HOBART, Ind. (STMW) — Tears fell at a sentencing hearing for a Hobart man who admitted he was drunk when he crashed his motorcycle and killed his passenger.
“There are no winners,” Lake Superior Court Judge Thomas Stefaniak Jr. said shortly before imposing the maximum four-year sentence for William D. Worley, 35.READ MORE: Chicago Weather: Weekend Warmup Continues
Worley wiped away tears as he apologized to the family of Rachelle Burge, 41, of Lake Station. Dale Burge said Worley’s actions had a heavy impact on the family and that his grandmother has cried every day since the crash on April 18, 2012, in the 1300 block of South County Line Road in Hobart.
In court, Worley admitted in July he didn’t have a valid motorcycle endorsement and had been drinking before he and Burge met in a bar and went for a ride. Worley lost control of the motorcycle and crashed. His blood-alcohol level was about 0.12 percent.
Worley’s wife, Jill, and other family members described Worley as devoured by guilt from his actions and unable to sleep. The recently laid-off union carpenter is someone who helps his mother care for his grandfather, witnesses said.READ MORE: At Least 10 Shot, 1 Killed In Weekend Violence In Chicago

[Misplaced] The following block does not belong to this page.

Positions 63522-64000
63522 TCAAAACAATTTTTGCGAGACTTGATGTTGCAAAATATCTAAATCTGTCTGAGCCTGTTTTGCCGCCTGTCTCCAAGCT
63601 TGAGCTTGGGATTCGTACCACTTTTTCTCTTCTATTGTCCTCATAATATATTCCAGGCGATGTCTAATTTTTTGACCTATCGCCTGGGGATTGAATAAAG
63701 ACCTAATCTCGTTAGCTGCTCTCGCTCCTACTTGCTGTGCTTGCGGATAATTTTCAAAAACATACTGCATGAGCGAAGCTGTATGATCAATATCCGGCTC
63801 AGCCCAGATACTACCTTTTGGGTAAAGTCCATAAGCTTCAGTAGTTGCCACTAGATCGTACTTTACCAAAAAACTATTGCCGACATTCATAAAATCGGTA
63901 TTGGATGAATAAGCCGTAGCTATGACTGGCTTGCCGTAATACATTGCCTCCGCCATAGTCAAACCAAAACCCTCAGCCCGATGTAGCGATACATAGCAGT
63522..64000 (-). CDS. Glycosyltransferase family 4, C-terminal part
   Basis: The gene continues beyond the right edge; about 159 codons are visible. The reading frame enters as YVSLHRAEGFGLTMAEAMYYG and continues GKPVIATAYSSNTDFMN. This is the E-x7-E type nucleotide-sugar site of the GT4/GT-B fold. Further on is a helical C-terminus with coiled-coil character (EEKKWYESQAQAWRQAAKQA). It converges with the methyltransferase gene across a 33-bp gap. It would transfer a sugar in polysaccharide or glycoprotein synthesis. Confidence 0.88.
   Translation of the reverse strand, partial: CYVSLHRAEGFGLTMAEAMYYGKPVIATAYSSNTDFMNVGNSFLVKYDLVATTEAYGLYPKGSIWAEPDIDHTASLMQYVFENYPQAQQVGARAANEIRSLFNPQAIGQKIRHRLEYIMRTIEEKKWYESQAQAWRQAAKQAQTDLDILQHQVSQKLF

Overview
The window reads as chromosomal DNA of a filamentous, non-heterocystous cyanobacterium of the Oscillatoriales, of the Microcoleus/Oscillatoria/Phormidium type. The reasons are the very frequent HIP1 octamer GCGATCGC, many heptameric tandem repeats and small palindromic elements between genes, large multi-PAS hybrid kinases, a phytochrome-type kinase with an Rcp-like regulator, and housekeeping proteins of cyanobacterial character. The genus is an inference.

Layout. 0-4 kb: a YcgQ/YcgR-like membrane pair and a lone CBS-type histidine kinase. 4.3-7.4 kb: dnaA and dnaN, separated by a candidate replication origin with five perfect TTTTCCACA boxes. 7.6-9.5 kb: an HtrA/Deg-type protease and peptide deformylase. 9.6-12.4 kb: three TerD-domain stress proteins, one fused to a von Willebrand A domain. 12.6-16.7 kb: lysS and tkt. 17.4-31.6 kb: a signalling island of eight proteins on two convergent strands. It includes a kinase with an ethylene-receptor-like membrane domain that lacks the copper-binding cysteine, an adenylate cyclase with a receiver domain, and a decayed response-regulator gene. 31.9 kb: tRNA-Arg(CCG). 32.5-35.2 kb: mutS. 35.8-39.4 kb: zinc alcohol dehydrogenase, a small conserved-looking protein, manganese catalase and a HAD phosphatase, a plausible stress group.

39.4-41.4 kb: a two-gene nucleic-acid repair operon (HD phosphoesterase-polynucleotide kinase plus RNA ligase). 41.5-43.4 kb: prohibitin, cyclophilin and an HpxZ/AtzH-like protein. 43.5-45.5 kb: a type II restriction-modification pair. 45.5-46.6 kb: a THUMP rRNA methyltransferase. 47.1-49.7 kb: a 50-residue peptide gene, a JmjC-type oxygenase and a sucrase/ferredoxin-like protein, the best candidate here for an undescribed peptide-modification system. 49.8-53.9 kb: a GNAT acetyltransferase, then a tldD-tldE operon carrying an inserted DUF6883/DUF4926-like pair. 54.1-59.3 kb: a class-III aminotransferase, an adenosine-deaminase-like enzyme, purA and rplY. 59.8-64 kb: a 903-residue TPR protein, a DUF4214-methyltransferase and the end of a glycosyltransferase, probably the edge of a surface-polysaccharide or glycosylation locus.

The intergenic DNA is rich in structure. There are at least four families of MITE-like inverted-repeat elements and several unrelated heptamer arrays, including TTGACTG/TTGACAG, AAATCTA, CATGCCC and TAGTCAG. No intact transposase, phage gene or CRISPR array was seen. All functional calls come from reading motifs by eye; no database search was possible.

Deputy prosecutor Michelle Jatkiewicz argued for a prison sentence in light of Worley’s prior drunken-driving arrest, for which he pleaded guilty to reckless driving. Worley also had a prior burglary conviction.
Defense attorney Alexander Lopez said his client, whom he described as a functional alcoholic at the time, made a bad decision and called the crash an accident. “It took a tragic accident for him to change, but he has changed,” Lopez said.
Worley turned to Burge’s sons in the gallery and apologized for his actions. He recalled the image burned into his memory of Burge’s family weeping by the coroner’s vehicle at the hospital after the crash. “I beg you all to forgive me because one day then I can forgive myself,” he said.
The charge to which Worley pleaded guilty is punishable by two to eight years, but Worley’s plea agreement capped his sentence at four years.MORE NEWS: Bill For Reparations For Black Evanston Residents Soon To Go Up For Vote; Some Say It's Insufficient And Could Make Things Worse
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